Record Label Head & Social Media Star Pee Thomas Fighting Over Access To Baby Daughter
The music label CEO who is battling baby mama Lira Galore over custody and child support for their baby daughter unsuccessfully tried to silence her claims that he beat her up while she was pregnant.
Lawyers for Pierre “Pee” Thomas filed court papers asking a judge to seal Galore’s allegations that he pummeled her during most of her pregnancy, leaving her bruised, with a knot on her forehead and a dislocated finger, according to court papers obtained by BOSSIP.
But social media star Galore fired back, calling Thomas’ attempts to muzzle her as a “miserable attempt to keep (Galore) from pursuing her valid claims against him.”
Thomas argued that Galore’s legal filing was “replete with inaccuracies” and contained accusations that would hurt his brand and career that he’d “built over the last few decades,” the music exec’s court papers state. Specifically, Thomas said he was concerned that she would use the case to launch a “smear campaign” against him to her more than four million social media followers.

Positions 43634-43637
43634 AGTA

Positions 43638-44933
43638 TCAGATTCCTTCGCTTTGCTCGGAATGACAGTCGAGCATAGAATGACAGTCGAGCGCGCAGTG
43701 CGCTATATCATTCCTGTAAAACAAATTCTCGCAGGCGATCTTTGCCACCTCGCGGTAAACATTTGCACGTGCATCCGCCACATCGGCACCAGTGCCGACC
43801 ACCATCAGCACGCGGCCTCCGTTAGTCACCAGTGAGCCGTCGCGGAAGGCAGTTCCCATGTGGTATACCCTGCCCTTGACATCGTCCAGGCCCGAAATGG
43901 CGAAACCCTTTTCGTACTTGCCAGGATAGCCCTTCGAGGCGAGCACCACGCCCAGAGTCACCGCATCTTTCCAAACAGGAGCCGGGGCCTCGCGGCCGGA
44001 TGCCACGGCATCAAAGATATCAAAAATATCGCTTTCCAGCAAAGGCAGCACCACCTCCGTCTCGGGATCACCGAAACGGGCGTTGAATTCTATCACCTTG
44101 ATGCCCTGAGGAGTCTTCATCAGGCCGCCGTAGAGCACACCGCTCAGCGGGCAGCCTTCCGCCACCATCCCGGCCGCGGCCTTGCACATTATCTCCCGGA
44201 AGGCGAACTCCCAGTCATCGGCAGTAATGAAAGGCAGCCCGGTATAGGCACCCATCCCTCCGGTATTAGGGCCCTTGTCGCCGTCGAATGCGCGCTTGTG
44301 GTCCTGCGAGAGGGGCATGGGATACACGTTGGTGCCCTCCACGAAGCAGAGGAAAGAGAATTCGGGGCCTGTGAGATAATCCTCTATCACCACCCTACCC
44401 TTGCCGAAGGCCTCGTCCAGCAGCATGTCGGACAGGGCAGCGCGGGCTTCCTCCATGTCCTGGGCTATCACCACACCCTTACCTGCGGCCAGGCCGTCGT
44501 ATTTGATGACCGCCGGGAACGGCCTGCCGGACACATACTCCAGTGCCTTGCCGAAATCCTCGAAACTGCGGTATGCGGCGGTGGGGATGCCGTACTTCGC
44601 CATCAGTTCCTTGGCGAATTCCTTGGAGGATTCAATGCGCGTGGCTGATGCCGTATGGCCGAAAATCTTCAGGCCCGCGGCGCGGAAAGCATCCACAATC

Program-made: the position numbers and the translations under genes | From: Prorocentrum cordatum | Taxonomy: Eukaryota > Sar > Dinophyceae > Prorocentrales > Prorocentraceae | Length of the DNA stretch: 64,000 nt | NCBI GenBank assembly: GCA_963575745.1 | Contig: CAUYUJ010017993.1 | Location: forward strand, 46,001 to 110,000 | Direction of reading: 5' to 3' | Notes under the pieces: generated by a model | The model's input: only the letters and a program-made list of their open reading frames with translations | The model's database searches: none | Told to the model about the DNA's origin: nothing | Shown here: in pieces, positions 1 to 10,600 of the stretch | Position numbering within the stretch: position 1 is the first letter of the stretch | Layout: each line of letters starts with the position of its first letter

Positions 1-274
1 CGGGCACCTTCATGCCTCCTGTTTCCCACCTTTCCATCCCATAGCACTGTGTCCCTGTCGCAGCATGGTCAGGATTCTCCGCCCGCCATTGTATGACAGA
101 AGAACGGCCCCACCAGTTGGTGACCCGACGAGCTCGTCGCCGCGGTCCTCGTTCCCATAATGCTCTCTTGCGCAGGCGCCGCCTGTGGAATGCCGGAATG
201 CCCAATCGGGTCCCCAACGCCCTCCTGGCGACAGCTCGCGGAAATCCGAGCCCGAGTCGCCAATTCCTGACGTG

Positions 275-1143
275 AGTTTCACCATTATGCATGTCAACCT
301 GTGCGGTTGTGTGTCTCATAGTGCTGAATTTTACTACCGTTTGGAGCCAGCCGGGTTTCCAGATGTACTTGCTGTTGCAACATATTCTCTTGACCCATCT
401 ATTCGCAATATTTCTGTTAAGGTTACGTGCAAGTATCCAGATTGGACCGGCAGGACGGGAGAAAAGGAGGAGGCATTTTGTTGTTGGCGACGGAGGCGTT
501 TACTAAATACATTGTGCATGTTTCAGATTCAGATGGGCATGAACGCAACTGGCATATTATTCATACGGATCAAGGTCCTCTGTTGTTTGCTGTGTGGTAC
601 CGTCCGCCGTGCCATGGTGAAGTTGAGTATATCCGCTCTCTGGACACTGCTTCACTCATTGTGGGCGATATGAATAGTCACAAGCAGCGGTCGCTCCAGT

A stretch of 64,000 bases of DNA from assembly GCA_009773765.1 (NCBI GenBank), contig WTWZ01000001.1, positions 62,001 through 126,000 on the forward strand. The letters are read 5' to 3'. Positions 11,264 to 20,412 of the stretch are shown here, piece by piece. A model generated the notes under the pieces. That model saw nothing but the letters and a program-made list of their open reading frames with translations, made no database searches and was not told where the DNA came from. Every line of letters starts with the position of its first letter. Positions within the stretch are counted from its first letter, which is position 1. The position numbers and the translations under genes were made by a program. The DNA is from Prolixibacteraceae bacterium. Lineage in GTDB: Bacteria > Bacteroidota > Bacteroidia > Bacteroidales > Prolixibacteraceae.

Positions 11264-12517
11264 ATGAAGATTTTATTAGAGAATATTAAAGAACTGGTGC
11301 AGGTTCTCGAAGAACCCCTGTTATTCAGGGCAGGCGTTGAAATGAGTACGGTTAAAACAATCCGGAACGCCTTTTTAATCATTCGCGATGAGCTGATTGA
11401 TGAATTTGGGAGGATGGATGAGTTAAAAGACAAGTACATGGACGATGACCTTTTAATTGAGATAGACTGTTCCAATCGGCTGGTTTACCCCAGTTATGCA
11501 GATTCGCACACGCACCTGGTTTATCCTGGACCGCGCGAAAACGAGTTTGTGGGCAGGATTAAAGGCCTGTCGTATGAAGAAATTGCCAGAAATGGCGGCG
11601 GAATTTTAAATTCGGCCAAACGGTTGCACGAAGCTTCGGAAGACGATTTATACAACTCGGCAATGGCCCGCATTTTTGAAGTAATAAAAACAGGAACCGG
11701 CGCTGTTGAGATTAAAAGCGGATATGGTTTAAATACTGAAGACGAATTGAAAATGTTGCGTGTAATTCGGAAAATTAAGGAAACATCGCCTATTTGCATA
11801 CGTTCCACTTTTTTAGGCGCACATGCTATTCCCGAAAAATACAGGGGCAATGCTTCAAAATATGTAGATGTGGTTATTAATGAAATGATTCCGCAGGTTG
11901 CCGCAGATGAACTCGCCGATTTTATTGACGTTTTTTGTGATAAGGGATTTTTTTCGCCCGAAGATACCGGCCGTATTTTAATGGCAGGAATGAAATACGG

Thomas – whose label “Quality Control Music” counts Migos, Da Baby and Cardi B on its books – also said Galore’s charges would harm the baby, subjecting her to “infamy, disgrace and public contempt” if Galore’s legal filing was made public.
He filed his motion for a gag order on the case the same day that Galore filed her answer and counterclaim, which detailed the alleged abuse she suffered while carrying the baby.
However, Galore responded in her own legal filing, accusing Thomas of trying to squash both her and the public’s first amendment rights by trying to block her from releasing her account in court. The mom of one said she tried to settle the matter out of court, but he didn’t respond.
Galore also said that they already have a court order barring her from discussing the case on social media, and she’s abided by it.
Thomas sued Galore earlier this year for access to their baby daughter, Khaleesi, who was born in 2019.
A judge has yet to rule on the case.